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How to Lie with Maps

3.47 of 5 stars 3.47  ·  rating details  ·  362 ratings  ·  47 reviews
Originally published to wide acclaim, this lively, cleverly illustrated essay on the use and abuse of maps teaches us how to evaluate maps critically and promotes a healthy skepticism about these easy-to-manipulate models of reality. Monmonier shows that, despite their immense value, maps lie. In fact, they must.

The second edition is updated with the addition of two new ch
Paperback, 207 pages
Published May 1st 1996 by University Of Chicago Press (first published 1991)
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(showing 1-30 of 1,124)
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Michael Scott
Monmonier's How to Lie with Maps follows in the footsteps of Darrell Huff's How To Lie With Statistics, focusing on the tricks of mapmaking. In short, maps are depictions of information with geographical meaning and as such they may misreport with or without intent. Monmonier introduces the most important cartography notions and gives many examples of "lying with maps" for various purposes. Despite the use of smart phrase-turns and of coining interesting words such as "cartopropaganda"--the use ...more
How to Lie with Maps reviews the various ways maps can deceive percipients who don’t interpret maps carefully. As stated in chapter one, this book is not meant to help mischievous cartographers. Rather, its purpose is to encourage the general public to be more critical and selective in their map interpretation. The book includes twelve main chapters that explain general categories of cartographic deception. Due to this large amount of specific ideas in the book, it is easiest to divide a critiq ...more
L'approccio "come mentire con..." è sempre il migliore per comprendere i meccanismi di un mezzo e saperlo leggere e usare consapevolmente.
Questo testo non fa eccezione con le mappe, che mentono per molti versi: innanzi tutto perché sono rappresentazioni sintetiche della realtà e quindi devono ometterne alcuni aspetti per essere leggibili.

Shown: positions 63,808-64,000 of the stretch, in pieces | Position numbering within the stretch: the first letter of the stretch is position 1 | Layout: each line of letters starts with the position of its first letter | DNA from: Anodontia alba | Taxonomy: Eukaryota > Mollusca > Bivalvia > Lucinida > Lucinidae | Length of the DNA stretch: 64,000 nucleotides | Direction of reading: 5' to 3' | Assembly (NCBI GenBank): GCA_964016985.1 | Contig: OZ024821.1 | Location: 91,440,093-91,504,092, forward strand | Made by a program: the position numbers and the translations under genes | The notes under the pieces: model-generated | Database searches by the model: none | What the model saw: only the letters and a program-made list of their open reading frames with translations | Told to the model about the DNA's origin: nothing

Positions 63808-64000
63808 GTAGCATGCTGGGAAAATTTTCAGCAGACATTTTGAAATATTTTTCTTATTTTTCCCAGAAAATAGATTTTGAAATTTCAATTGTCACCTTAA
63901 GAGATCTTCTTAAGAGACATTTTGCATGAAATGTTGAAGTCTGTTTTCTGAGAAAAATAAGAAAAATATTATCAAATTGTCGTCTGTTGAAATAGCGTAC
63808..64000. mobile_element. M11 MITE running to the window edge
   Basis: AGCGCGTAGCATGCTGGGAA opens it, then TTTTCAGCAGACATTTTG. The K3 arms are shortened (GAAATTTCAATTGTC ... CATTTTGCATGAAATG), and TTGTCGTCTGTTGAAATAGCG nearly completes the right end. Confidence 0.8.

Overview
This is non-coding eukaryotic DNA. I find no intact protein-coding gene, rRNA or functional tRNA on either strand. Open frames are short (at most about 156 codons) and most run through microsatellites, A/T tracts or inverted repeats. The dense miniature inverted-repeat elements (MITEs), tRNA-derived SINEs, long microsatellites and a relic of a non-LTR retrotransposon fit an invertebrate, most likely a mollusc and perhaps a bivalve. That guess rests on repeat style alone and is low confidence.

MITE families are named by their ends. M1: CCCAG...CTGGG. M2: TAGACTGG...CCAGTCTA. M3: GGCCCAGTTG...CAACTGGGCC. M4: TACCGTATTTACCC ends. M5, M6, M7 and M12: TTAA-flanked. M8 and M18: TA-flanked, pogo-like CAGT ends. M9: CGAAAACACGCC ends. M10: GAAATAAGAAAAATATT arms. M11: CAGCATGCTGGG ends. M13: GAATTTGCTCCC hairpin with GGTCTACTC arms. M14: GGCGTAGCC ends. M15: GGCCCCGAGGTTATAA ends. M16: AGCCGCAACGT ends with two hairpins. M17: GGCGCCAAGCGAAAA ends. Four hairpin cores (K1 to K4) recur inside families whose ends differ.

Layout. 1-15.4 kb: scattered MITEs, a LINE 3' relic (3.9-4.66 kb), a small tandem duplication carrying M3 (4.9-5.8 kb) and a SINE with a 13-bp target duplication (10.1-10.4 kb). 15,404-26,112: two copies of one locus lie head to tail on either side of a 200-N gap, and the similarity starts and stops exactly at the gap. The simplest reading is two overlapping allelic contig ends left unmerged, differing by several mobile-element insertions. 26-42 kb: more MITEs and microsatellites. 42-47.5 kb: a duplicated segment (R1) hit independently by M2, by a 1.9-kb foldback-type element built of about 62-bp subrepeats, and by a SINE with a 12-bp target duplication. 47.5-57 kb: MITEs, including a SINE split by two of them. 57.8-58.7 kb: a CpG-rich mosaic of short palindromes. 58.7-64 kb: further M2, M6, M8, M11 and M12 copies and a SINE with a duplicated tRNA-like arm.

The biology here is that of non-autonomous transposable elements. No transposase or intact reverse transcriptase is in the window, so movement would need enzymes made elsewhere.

Ma mentono anche perché sono il complesso frutto di un lavoro di elaborazione che può voler trasmettere un messaggio piuttosto che un altro (propaganda, pubbl
I wanted to like this book. Actually, I wanted to love it and learn from it and use it often in my work. Problem was, I just couldn't convince myself to plod through the writing. It's not that it's too dense, or too pedantic, or at all unclear. It was just boring. I'm sure there are some interesting tidbits in there, but it didn't seem worth wading through the text to get there.
Jeff Aldrich
Do not let the title fool you - this is one of the best primers on how all maps are - one way or another - a distortion of facts - and how to see the errors in maps. A must read for anyone who makes any type of map or spends time interpreting maps. A Classic!
What I remember most about this book is its first line:

"Not only is it easy to lie with maps it is ESSENTIAL." Maps have to distort some information and omit so much else.
Matthew Selvaggio
Everything I learned about Geography was a lie.
I'm a geography major focusing on cartography. I was excited about this book as Monmonier hails from the geography powerhouse Penn State. But as with several other reviewers, I found the book to be somewhat outdated, and thus, a bit of a slog.

I think it would've been more interesting to read when it came out, but cartography has advanced so much in the past 23-24 years that, while many of the theories and principles in the book are still worthy of discussion, the context in which the information
One of my professors recommended reading this, and with its flashy cover and catchy title, I thought I would give it a try. The book was easy to read and had some interesting examples of cases in which maps had been manipulated for all sorts of reasons, but the book is very outdated. I have the 1996 version, and it was amusing to read the parts that describe technology as something people had no grasp on (How monitors and cursors work, for instance) Further, many of the secrets to spotting a mis ...more